We only had time for one more episode so I chose “The City on The Edge of Forever”, which was universally acknowledged as the best classic Star Trek episode.

The off-set battles between Harlan Ellison and Gene Roddenberry are the stuff of fan legend and are well-documented so I’ll skip that aspect and focus on the show as filmed. But I have to say, with years between me and the last time I watched this episode… the years have not been kind.

Yes, the story is better-structured and there are fewer logical or plot holes. And Shatner reigns in some of his patented over-acting. And Joan Collins’ English accent seems a bit out of place in what is supposed to be 1930 Brooklyn. Wait, I slipped into the negative points.

Suffice to say, this is still a cheesy science-fiction show from the late 1960s, with all the flaws that that entails: low budget, poor acting, sterile sets. But the idea, the story… what a huge difference.

McCoy gets injected with some kind of super-drug, goes on a paranoid rampage, and beams himself down to a planet with a time machine on the surface. Wait, that’s not the idea yet – it’s the set up. I know, it bends probability to the breaking point. While Kirk and Spock and crew go looking for him, McCoy jumps into the time machine and ends up in Earth’s past, which changes something that eliminates the Federation and gives Uhura her big moment: being scared and looking to manly Kirk for reassurance. I know, I know, but that’s not the big idea yet.

Spock and Kirk jump back into the past to go looking for McCoy, stranding Scotty, Uhura and a couple of redshirts, and end up in Depression-era New York City. After stealing some clothes and beating up a policeman, they break into the basement of a soup kitchen and Kirk promptly falls in love with the proprietress, one Edith Keeler, while Spock gets snarky because he can’t build a 23rd Century computer out of stone knives and bear skins. Hang on, wait… that isn’t the big idea. Yet. They’re trying to find out what McCoy changed. Even though he’s not here (and by “here” I mean “at that moment in time”).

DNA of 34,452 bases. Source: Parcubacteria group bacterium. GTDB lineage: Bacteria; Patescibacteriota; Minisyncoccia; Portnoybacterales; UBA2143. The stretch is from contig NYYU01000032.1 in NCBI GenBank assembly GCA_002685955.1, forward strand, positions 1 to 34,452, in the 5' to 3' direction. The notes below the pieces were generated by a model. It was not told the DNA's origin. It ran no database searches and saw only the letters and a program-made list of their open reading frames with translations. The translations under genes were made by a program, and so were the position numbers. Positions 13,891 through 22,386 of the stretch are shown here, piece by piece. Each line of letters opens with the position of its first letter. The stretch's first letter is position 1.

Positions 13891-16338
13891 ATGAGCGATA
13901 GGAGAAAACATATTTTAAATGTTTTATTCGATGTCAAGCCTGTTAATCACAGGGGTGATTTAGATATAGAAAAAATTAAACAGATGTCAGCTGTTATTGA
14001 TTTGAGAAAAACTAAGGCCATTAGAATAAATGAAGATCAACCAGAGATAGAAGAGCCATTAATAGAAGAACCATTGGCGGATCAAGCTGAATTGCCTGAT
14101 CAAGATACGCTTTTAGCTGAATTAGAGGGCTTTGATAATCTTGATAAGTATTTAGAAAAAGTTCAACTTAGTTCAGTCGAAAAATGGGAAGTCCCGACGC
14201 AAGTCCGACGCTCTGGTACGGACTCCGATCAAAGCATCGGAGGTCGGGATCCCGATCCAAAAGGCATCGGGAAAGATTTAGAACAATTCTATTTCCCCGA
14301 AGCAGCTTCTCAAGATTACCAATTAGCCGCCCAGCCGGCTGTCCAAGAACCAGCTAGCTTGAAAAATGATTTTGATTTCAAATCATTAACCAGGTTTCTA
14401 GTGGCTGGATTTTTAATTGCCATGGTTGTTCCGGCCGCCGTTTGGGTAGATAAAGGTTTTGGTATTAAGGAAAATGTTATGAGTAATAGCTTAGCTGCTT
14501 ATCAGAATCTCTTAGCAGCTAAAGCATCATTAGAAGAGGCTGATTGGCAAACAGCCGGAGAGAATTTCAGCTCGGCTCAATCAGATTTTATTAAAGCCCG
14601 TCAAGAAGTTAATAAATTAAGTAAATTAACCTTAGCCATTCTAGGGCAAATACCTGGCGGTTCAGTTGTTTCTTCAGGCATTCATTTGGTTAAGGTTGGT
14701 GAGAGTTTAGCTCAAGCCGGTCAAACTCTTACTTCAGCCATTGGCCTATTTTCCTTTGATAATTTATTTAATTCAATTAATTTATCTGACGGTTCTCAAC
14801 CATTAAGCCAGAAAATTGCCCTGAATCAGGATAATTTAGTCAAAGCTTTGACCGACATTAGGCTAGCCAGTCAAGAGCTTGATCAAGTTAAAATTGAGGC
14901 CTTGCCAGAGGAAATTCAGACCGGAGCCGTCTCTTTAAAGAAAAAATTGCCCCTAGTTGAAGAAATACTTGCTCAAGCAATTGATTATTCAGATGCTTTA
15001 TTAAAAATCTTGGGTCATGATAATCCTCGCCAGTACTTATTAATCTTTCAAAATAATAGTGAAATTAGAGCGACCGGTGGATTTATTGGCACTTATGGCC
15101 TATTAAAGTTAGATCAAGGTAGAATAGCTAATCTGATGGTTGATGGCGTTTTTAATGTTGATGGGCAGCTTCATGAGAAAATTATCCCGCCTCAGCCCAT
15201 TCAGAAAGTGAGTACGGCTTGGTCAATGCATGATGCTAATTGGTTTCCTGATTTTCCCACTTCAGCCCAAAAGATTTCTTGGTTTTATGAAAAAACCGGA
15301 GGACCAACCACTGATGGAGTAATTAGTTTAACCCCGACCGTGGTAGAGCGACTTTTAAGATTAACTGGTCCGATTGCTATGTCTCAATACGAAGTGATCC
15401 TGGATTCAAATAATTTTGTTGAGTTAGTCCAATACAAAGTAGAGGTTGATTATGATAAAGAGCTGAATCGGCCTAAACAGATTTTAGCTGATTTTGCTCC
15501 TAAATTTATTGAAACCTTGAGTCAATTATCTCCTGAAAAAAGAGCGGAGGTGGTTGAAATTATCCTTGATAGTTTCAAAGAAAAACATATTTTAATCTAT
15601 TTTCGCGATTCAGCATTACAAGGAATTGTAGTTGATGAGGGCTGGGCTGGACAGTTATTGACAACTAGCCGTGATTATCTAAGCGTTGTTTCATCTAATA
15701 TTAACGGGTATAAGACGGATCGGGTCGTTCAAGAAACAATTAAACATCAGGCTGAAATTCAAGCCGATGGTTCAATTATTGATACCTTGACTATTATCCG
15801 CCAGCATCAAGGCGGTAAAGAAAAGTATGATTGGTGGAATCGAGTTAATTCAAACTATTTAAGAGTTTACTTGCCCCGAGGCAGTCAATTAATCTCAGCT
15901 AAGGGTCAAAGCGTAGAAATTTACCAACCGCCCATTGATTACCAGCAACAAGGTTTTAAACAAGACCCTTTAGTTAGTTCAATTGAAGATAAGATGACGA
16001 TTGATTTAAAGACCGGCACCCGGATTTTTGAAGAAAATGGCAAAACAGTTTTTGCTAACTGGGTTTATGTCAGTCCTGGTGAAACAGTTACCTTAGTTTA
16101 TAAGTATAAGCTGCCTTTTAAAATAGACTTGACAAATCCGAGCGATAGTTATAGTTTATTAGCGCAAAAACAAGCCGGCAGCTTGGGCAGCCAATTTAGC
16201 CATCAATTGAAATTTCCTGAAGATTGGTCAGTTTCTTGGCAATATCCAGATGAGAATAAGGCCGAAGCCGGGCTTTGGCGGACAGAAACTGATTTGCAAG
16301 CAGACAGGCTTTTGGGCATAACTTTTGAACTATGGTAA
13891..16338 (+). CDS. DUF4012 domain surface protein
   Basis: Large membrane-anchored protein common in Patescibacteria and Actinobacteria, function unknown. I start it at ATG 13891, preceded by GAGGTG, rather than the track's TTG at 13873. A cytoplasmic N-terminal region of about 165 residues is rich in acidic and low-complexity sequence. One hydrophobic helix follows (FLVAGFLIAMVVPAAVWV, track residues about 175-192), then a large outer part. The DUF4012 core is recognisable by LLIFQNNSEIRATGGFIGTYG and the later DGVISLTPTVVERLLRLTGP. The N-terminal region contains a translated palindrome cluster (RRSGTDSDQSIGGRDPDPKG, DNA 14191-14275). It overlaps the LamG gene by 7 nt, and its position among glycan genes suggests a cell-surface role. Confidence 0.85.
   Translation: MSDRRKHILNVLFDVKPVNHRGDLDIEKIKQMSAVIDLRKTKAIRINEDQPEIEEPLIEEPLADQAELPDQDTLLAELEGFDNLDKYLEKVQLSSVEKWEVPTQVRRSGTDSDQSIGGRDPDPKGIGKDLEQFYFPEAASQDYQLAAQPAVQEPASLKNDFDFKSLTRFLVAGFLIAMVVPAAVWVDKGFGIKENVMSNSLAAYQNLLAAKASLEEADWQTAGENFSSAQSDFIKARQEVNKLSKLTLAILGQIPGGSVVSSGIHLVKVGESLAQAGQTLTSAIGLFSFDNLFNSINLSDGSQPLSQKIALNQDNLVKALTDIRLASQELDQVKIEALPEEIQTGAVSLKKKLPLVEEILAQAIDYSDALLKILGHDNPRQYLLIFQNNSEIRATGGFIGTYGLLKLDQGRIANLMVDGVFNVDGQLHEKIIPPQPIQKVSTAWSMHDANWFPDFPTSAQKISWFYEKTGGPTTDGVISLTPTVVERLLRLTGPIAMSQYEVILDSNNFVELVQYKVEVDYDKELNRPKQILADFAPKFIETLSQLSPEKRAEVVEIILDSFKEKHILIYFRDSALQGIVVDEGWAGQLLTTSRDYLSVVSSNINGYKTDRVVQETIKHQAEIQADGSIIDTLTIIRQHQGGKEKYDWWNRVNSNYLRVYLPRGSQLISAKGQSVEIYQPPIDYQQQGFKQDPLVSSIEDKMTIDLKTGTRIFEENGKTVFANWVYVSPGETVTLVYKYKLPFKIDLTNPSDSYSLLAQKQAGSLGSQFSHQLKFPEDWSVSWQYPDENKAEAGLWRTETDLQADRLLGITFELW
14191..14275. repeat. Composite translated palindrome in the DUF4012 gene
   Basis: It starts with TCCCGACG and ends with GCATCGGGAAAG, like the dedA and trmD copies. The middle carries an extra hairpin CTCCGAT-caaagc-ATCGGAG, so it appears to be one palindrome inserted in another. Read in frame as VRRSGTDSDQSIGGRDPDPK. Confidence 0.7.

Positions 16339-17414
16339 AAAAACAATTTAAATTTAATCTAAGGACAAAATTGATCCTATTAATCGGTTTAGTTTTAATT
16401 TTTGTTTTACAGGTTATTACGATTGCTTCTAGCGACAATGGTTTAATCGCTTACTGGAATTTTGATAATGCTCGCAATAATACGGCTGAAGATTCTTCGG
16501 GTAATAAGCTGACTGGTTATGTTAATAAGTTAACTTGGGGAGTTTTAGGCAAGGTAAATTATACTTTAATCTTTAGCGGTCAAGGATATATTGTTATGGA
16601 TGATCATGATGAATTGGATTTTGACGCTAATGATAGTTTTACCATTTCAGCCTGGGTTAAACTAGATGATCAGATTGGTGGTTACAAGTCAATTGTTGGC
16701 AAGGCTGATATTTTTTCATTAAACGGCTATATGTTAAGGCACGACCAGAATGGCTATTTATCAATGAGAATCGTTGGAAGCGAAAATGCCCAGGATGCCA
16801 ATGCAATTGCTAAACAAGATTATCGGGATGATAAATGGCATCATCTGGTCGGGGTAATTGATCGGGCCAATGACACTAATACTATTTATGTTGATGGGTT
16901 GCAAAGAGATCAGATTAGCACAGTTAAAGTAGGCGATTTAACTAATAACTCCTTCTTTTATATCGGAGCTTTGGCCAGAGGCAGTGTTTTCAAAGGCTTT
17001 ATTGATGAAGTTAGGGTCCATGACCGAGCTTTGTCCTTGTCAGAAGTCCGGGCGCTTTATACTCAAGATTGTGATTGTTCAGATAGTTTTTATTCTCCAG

McCoy shows up after Kirk and Spock even though he jumped first (time travel is funny that way) and ends up in Edith Keeler’s basement but somehow never runs in to Kirk and Spock (I know, I know…). Spock finally gets his jury-rigged computer to work long enough to find out that either a) Edith Keeler must die (which Spock repeats a dozen times for the rest of the episode, I swear) or b) she goes on to found a peace movement which allows the Nazis to get the A-Bomb and win World War II. Of course, Kirk has fallen in love with Edith Keeler (who must die! according to Spock), so he’s got a difficult choice to make.

There. That’s the big idea. This pretty brunette with the peaceful lovin’ ideas has to die or the Nazis win and Kirk and Spock’s personal history will have never happened.

De Forrest Kelly gets a couple of great scenes; the one where he fondles a bum’s head and rants about him having the right amount of cranial development to account for the obvious illusion of 1930 Brooklyn is good, and so is his moment of laying in a cot and telling Edith Keeler (who must die!) that he doesn’t believe in her, either.

The writers and director teases the big idea with a little scene where Kirk catches Edith Keeler (who must die!) from falling down the stairs, and Spock scolds him. But the final moment is wrapped up almost too quickly, when McCoy, Spock and Kirk reunite and turn their back on Edith Keeler long enough for her to get fatally killed dead by a runaway car. Kirk remembers that Edith Keeler must die long enough to prevent McCoy (who has just come off a days-long bender on cordrazine so has no idea that Edith Keeler must die!) from saving her life by, I don’t know, running out into the street in front of the killer car?

Man, the look of almost-crying on Kirk’s face as he turns away from Edith Keeler’s now-dead body is so cheesy. Which is OK, because now they’ve played out the big idea.

The Enterprise command crew changes out of their period costumes, jumps back to their own time, and everything gets wrapped up in a neat little bow.

Just like I remembered it. Man, I loved those old Star Treks.